When limited in-person instruction began in August, NAU prepared potential quarantine spaces, many of which were distributed among on-campus facilities. In order to expand these locations, however, the university rented a block of rooms at Drury Inn & Suites for students exposed to COVID-19 , but none who tested positive.

During an Arizona Board of Regents (ABOR) meeting Oct. 2, President Rita Cheng confirmed the university selectively used Drury Inn before students were transferred to on-campus housing locations.

“We [had] an arrangement with Drury Hotels, and we have briefly used a few of those overnight capacities before students could be moved into campus isolation space,” Cheng told ABOR.

Although employees at Drury Inn were unwilling to discuss quarantine spaces, NAU spokesperson Kimberly Ott confirmed off-campus facilities were previously used to temporarily house students. 

“I can say that while NAU was in the process of consolidating on-campus quarantine space, there was a time when local hotels were used as temporary space,” Ott stated via email. “We try to ensure the privacy of our students, as well as the businesses that have stepped up to help our students, the university and the community. NAU is no longer using any hotel partners for quarantining students.” 

Freshman Aleah Rivas explained Drury Inn quarantine space was designated for students who were in close contact with someone who contracted the virus, but tested negative themselves. Rivas said she was in a room at Drury Inn for four days after she received negative results, but after testing positive, she was moved into an apartment-style residence hall.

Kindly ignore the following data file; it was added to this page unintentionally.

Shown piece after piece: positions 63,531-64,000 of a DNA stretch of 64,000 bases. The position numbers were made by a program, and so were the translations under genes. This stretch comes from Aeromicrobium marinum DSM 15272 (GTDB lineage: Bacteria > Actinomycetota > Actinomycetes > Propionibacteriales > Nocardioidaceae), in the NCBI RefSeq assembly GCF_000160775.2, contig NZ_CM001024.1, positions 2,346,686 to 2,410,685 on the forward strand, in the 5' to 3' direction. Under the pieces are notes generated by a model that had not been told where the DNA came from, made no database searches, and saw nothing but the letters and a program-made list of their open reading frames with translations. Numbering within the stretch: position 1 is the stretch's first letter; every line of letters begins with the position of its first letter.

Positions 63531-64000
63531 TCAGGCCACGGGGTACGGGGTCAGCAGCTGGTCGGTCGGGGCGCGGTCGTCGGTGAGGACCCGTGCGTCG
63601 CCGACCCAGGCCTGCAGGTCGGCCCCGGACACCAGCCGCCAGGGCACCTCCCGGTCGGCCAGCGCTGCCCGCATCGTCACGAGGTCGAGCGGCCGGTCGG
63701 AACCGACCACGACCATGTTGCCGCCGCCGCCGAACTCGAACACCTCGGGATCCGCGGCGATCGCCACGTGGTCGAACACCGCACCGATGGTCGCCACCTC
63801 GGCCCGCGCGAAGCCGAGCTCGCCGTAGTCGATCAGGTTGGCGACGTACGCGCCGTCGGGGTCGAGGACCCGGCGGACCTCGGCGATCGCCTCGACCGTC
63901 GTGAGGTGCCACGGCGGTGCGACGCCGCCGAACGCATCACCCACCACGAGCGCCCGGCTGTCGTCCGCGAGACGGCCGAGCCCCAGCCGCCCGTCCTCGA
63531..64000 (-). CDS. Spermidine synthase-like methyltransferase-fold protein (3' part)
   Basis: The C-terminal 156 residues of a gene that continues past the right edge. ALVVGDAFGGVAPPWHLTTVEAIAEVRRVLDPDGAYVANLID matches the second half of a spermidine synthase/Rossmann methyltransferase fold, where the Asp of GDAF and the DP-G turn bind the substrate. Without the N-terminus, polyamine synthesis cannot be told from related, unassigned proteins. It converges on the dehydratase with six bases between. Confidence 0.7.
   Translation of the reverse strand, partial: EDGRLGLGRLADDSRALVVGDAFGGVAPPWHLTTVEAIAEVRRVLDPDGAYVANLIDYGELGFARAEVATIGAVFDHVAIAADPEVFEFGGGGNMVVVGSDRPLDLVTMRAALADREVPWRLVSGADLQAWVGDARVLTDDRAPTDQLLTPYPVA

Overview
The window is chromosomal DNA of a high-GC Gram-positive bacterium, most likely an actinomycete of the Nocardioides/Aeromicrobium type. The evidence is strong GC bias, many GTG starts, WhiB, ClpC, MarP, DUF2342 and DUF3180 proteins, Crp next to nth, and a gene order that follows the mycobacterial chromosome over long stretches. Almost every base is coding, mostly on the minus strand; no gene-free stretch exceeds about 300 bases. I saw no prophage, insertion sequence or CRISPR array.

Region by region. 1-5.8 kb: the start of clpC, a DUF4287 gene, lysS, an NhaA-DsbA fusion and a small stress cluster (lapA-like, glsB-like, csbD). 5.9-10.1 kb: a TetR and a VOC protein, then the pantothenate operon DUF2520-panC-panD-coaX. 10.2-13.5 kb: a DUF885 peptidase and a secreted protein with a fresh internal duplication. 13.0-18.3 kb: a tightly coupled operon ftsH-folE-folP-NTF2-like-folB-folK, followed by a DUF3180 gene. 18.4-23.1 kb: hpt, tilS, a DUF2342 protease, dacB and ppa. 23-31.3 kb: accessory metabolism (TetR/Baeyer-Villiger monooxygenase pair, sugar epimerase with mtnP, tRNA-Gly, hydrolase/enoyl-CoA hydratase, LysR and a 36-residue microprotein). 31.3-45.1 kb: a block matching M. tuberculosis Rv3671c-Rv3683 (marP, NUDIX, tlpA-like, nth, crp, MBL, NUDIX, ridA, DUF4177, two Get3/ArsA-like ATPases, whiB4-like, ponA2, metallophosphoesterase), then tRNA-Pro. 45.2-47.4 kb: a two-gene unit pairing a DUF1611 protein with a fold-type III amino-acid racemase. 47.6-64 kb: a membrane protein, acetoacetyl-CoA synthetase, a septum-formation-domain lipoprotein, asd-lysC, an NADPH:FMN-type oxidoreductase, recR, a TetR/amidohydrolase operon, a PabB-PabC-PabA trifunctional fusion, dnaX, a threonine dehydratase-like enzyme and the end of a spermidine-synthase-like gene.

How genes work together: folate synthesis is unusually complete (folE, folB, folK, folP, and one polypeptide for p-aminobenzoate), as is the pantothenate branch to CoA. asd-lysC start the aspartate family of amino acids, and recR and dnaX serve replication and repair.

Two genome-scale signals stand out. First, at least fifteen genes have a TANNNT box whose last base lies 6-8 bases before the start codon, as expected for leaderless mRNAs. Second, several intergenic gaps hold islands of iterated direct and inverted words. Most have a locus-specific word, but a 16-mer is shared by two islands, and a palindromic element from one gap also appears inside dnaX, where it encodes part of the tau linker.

Rivas described her quarantine room in the hotel as very comfortable, which allowed her to isolate in a space with no roommate and her own bathroom.

“I was in the hotel for four days, and it was actually really nice,” Rivas said. “You had your own room with a bathroom and television, and [you] had two beds just for you. I didn’t have a roommate, and the school paid for it.”

For students used to having a roommate and being surrounded by others, quarantining alone has the potential to leave them feeling unmotivated. These feelings of solitude were shared by freshman Carolina Celso, who depicted her experience in the hotel as a lonely period that resulted in a problematic sleep schedule. Celso explained that after the first few days of quarantine, she became extremely sad and bored because she had a lot of time, but nothing to do.

“Eventually, I was just tired all the time even though I wasn’t doing anything,” Celso said. “It really messed up my sleeping schedule, as I was awake all night and asleep all day.”

Like all other quarantined students at Drury Inn, Celso was not allowed to have a roommate, but said she had several friends who were quarantining in the same building at the same time. While meeting in person was never an option, Celso said she and her friends would video chat constantly. However, she explained these digital connections were far different from in-person interactions.

Unfortunately, self-quarantining is one of the many difficulties that may come with the COVID-19 pandemic, but despite this challenge, Celso said it offers students the chance to catch up or get ahead on schoolwork.

Celso also described the types of meals Drury Inn provided students with during their quarantine. In Celso’s opinion, the food was not a strongpoint of the overall experience and the servings were consistently cold and unenjoyable.

“They had us use our meal plan for food, but the food was always cold, no matter what time it was,” Celso said. “It always looked and tasted like it had been left out for an hour, so it wasn’t even enjoyable.”

Alexis Ward, another freshman who quarantined in the apartment-style dorms on campus, agreed that the meals distributed during isolation were disappointing. 

“The food could be better,” Ward said. “The chicken is dry, the fries are old and the food is usually cold. It never comes at the same time, and the delivery people bang on the door until you open it, which usually freaks me out.”

Although some students who quarantined at Drury Inn were not necessarily thrilled with the experience, these spaces remain vital — especially on a college campus. According to NAU’s COVID-19 website, the university is taking the necessary steps and precautions to prevent further spread. 

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